New iOS applications are always coming up in our forensic examinations. I’ve found that commercial tools we commonly use to acquire and analyse data from mobile devices are not able to parse the majority of third party apps. This is an inherent issue with the app update cycle. We can’t really blame those commercial products or developers, they really are fighting a futile battle.
So for this piece of testing, I used some open source tools to acquire a backup of my iPhone 7 running iOS 12.1. I’ve been using Evernote for a number of years but oddly have never really come across it during the course of an investigation.
More recently I have been using the Evernote application on my phone to access shared teaching notebooks created by course instructors and discovered some really interesting artefacts relating to logging and locations.
I won’t go into too much of the information you can acquire from the Evernote plist and database files stored by the application, but here are some of what I consider to be some more interesting findings:
Evernote retains a number of logs relating to application usage on iOS and these logs contain a statement about their intended purpose, which is rather handy:
Based on this statement alone, it’s clear to me as a bit of a log monkey that I’m going to be drawn to these.
The logs are stored in the following location in iOS:
As you will see from the log names below, they follow a standard naming convention and a quick look at the file names shows us some useful timeline information. I haven’t used the app particularly often but the dates in the table below, specifically relate to the days in which I was attending the teaching events I previously mentioned.
com.evernote.iPhone.Evernote 2018-04-21--21-39-27-026.log com.evernote.iPhone.Evernote 2018-05-04--02-28-25-844.log com.evernote.iPhone.Evernote 2018-05-09--01-59-14-135.log com.evernote.iPhone.Evernote 2018-05-17--07-12-09-464.log com.evernote.iPhone.Evernote 2018-07-21--03-38-13-286.log com.evernote.iPhone.Evernote 2018-08-23--07-51-43-715.log com.evernote.iPhone.Evernote 2018-11-07--10-17-36-152.log
A simple cat command across these files will allow us to aggregate them for bulk searching:
cat /logs/*.log > /new-logs/All-evernotelogs.log
Some useful information we can gather from these logs includes:
- Evernote username
- Hardware (iPhone Model) and iOS version at the time when the log was created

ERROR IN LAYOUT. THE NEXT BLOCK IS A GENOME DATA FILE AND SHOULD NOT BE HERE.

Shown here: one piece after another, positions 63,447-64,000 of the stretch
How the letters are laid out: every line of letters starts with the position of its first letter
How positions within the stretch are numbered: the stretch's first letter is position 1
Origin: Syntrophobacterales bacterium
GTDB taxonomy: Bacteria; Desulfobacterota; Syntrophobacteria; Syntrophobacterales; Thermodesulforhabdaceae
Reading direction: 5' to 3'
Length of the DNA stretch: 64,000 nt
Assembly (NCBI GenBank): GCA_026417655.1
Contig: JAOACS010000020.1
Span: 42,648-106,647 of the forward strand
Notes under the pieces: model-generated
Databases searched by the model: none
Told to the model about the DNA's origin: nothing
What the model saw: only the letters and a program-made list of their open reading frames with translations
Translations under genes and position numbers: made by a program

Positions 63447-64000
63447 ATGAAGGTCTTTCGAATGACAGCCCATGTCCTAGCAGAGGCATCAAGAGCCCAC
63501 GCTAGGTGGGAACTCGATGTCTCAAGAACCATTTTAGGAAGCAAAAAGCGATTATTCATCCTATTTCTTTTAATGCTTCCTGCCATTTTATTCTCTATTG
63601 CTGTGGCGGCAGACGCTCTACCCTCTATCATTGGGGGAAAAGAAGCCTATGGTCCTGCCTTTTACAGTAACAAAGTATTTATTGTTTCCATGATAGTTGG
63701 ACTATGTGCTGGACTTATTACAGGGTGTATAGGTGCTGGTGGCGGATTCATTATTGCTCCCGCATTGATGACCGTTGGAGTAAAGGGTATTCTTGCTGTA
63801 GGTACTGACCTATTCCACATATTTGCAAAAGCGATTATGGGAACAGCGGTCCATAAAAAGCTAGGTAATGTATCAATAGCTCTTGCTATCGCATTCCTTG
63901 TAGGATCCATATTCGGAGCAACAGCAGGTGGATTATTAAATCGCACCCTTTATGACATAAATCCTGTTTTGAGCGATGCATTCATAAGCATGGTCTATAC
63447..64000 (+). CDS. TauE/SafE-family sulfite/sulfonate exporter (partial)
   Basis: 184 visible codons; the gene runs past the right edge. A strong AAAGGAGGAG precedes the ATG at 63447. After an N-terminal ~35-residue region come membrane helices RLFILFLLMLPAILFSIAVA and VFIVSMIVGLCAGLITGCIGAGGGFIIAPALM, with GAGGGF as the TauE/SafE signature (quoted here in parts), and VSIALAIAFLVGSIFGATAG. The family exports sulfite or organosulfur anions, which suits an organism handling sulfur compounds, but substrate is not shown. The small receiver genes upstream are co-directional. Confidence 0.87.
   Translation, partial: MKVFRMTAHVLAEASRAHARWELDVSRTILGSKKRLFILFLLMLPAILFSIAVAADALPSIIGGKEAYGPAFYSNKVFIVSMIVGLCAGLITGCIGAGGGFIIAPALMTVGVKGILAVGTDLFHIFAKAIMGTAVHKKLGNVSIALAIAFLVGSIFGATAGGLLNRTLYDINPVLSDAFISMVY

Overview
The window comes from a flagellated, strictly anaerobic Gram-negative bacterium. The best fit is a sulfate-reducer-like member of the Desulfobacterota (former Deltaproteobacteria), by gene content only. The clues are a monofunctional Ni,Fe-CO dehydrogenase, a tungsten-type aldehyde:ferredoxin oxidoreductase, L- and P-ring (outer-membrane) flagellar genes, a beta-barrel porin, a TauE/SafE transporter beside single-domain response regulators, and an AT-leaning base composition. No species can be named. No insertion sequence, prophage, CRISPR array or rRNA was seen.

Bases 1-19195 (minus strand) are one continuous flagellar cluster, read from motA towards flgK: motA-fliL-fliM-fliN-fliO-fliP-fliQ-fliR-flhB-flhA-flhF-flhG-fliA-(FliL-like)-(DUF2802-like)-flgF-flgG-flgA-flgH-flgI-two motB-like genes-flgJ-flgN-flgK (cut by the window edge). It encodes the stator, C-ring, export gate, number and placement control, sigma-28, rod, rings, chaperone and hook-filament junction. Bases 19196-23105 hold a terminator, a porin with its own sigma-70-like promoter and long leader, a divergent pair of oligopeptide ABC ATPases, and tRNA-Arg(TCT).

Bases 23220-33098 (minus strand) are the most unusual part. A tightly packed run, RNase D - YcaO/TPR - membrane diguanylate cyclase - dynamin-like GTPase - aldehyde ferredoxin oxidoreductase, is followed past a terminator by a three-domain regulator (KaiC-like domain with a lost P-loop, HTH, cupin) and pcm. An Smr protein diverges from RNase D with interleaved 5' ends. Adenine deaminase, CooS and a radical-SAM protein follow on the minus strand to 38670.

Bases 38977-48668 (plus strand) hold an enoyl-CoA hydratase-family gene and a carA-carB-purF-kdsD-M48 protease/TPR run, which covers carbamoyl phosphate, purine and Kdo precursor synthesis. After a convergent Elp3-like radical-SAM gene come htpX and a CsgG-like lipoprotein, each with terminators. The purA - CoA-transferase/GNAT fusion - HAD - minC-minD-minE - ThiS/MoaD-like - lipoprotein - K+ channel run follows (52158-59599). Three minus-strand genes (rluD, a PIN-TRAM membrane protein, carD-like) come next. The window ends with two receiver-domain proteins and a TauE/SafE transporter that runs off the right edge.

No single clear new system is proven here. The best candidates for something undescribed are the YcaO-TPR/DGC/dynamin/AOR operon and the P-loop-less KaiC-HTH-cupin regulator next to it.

- Carrier in use when the log was created
- Note titles
There are many timestamps stored in these logs and clearly a fountain of information relating to application functions, user activity and previous devices which may have been used by the subject.
There were a number of entries which I found interesting and these lines contained the text “Preview updated“. In most occurrences, there were note titles appearing but some of the entries appeared to be error entries.
As you can see there’s some repetition here, which is why I believe these log entries directly relate to the previewing of the note that is shown to the user on-screen when the application is launched. This would be useful in proving knowledge of notes or device usage at a specific time.
Geo-locating third parties via Database files
So, when I set out on this journey I expected we might find that there are some databases containing notes and other things like usage history and content. What I didn’t expect to find was very specific information relating to the movements of the individuals who have shared their notebooks publicly.
I pulled the following database out to examine:
This database contains a pure mountain of Evernote goodness, which may be of forensic interest:
- Timestamps: note created, deleted, last viewed, last updated and date shared
- Note Author: Often this is the email address used to register the Evernote account
- Last Evernote user to edit a note: As above
- Note Title
- Note URL
- Latitude, Longitude and Altitude for the note creation: If location services are enabled when the note is created